reflect the features of each case, the new provision will provide some
guidance to the arbitrator so that the following aspects are taken into
account: The freight transported by the shipper and the latter's transportation
requirements; the general obligations of the railway company as the public
carrier responsible for providing services to all users on the network;
operational constraints for both parties; any other factor deemed
appropriate by the arbitrator.
The provision also establishes a new enforcement mechanism, meaning that
administrative monetary penalties may be imposed on the railway companies
for failure to provide the service. The current section of the act which
pertains to administrative monetary penalties will be amended to enable the
imposition of a fine of up to $100,000 per offence on the railway company if
the agency confirms that there was a failure to comply with the obligations
of the imposed service contract.
Although the administrative monetary penalties will be paid to the Crown,
given that this is an enforcement tool similar to other fines imposed by the
government, this amendment will provide shippers with a mechanism for
imposing financial penalties on those railway companies that fail to provide
Shippers will retain the right to ask the agency to enforce commercial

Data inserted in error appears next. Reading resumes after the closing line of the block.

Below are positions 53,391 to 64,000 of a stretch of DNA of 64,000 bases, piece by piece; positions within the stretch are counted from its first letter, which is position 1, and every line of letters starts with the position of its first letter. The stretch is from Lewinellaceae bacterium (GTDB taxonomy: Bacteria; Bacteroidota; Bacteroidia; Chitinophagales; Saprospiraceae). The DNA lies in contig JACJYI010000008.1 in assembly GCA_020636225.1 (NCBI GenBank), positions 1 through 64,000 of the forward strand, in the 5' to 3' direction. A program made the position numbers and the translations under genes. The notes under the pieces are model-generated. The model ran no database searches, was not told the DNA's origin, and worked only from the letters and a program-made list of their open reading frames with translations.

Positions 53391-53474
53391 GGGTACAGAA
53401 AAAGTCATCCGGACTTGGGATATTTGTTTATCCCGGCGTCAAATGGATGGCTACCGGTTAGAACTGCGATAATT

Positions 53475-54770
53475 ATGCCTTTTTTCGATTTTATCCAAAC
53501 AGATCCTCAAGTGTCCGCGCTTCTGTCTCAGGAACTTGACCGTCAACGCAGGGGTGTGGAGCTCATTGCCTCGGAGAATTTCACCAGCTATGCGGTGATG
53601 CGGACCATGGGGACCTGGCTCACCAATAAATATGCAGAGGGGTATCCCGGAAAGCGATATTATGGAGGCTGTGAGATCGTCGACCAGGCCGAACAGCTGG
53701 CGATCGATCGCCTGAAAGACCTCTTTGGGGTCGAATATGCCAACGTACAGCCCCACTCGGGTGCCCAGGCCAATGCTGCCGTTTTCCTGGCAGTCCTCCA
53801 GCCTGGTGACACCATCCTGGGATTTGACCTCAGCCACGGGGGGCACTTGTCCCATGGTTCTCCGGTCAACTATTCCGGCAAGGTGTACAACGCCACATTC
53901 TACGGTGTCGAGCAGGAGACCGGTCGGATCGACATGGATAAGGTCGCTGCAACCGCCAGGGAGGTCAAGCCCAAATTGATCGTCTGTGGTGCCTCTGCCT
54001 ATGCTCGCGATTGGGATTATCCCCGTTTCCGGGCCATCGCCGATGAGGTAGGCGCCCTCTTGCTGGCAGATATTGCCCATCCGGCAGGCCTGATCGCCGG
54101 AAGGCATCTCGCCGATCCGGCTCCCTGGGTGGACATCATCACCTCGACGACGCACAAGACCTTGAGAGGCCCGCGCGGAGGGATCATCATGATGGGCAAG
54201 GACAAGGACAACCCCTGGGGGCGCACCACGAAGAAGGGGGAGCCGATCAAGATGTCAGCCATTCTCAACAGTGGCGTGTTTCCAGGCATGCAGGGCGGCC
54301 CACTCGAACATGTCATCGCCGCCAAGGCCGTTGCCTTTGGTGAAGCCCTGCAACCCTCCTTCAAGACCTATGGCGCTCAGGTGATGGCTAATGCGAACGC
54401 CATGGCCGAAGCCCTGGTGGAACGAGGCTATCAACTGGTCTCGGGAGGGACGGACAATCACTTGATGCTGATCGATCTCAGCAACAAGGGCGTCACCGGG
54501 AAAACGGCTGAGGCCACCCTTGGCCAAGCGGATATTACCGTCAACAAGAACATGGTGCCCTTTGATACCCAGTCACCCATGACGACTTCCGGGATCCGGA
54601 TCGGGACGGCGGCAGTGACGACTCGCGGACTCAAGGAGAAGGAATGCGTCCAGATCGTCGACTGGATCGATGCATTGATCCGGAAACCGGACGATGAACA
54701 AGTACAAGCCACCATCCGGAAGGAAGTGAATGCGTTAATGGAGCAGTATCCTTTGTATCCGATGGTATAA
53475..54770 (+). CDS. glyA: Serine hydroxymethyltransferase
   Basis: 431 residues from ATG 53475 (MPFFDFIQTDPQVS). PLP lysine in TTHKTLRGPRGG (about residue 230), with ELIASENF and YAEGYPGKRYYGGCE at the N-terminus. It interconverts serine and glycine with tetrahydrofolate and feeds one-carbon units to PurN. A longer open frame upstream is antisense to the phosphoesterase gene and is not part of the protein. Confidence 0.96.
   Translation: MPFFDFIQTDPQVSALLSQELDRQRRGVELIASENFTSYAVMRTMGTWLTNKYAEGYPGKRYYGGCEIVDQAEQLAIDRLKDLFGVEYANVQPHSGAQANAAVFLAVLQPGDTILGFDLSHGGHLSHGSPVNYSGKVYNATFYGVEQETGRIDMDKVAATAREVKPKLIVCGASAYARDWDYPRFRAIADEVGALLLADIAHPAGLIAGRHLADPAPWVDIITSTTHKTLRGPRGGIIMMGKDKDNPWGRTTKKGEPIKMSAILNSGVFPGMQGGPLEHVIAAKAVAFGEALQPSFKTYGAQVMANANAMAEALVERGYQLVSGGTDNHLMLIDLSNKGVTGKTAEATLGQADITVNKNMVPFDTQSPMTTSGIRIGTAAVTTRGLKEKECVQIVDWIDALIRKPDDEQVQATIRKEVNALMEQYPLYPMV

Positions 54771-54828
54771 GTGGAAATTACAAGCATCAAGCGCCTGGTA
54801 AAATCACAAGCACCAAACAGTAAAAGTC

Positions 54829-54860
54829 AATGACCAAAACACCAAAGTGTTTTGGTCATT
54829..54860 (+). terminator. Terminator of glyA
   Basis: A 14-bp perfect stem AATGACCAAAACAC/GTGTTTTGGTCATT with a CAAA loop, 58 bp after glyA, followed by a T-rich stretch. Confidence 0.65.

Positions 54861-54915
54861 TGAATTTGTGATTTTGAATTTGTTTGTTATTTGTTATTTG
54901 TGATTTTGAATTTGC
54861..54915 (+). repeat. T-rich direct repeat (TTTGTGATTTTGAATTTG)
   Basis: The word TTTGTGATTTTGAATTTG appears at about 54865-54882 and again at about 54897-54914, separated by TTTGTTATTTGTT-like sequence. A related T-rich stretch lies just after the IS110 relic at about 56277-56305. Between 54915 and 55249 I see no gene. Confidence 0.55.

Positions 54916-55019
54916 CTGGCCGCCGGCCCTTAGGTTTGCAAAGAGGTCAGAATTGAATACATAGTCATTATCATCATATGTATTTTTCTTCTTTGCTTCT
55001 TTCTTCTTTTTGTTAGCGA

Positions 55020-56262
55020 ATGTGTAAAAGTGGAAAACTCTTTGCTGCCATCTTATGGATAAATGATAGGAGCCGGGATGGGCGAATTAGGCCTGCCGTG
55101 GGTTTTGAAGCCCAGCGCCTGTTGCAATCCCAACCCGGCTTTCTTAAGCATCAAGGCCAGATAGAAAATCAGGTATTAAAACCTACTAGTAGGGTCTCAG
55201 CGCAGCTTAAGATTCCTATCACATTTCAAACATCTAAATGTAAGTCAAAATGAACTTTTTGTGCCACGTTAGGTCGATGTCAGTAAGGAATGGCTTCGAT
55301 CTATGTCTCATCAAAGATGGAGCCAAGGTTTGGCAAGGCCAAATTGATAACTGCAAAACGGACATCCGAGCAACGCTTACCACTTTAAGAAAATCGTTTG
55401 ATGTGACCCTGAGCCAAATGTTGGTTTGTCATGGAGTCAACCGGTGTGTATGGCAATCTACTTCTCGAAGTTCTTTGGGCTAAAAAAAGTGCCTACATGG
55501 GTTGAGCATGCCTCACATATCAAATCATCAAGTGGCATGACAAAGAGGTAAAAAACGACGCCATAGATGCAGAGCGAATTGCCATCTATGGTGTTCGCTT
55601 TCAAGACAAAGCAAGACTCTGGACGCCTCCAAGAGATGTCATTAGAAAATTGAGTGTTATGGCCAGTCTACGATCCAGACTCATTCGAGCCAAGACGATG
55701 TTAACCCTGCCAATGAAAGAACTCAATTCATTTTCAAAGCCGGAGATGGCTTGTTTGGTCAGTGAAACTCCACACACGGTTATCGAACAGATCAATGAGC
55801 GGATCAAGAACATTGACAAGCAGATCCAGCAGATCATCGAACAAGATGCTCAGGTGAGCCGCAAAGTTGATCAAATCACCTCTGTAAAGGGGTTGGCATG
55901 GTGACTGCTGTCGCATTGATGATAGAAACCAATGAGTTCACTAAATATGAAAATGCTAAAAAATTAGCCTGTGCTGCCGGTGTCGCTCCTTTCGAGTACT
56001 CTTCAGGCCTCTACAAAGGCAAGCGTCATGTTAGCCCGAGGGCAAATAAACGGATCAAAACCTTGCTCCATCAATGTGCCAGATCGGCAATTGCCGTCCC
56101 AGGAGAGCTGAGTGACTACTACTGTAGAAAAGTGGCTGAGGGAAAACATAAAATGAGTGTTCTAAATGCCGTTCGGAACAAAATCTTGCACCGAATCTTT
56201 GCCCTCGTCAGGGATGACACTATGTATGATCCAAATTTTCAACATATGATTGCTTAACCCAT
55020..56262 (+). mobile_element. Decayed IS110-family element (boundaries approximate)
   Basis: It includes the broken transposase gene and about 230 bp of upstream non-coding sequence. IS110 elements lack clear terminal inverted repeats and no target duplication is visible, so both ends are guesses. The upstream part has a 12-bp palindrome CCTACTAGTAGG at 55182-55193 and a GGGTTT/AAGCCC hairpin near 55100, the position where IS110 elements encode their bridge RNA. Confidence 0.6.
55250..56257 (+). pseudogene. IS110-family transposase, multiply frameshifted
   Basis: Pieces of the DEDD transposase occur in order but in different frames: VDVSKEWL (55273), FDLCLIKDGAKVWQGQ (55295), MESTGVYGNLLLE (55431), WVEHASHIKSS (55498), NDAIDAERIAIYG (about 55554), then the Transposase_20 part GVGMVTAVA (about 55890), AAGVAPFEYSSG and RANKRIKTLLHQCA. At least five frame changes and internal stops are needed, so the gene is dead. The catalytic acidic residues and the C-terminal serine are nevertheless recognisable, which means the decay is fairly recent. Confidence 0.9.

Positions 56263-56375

service agreements or an imposed service contract through the existing level of
service provision of the act. As well, shippers will continue to have the
right to seek damages for service failures in the courts as these agreements
and contracts are legally binding on both parties.
To conclude, Bill C-52 will give shippers an additional tool to use in
their dealings with railway companies. It completes the current provisions
applicable to shippers set out in the Canadian Transportation Act, but it
does not replace them. Shippers will still be able to choose the provision
or set of provisions enabling them to pursue their activities in the best
It is expected that the establishment of service terms and conditions,
done commercially or through service arbitration, will make a positive
contribution to the relations between shippers and railway companies by
providing clarity and the necessary predictability for rail freight service.
As a result, this bill will help strengthen Canada's economy.
From the beginning, my goal as Minister of Transport has been to table a
bill addressing rail freight service that strikes the right balance to the
entire Canadian economy. Bill C-52 delivers significantly for our shippers.
It will give them the additional clarity, predictability and reliability
that they need while ensuring the railways can manage an efficient and
effective network that benefits everyone.
Thank you for your time in this evening. My team and I are ready to
answer your questions.
The Chair: Thank you, minister.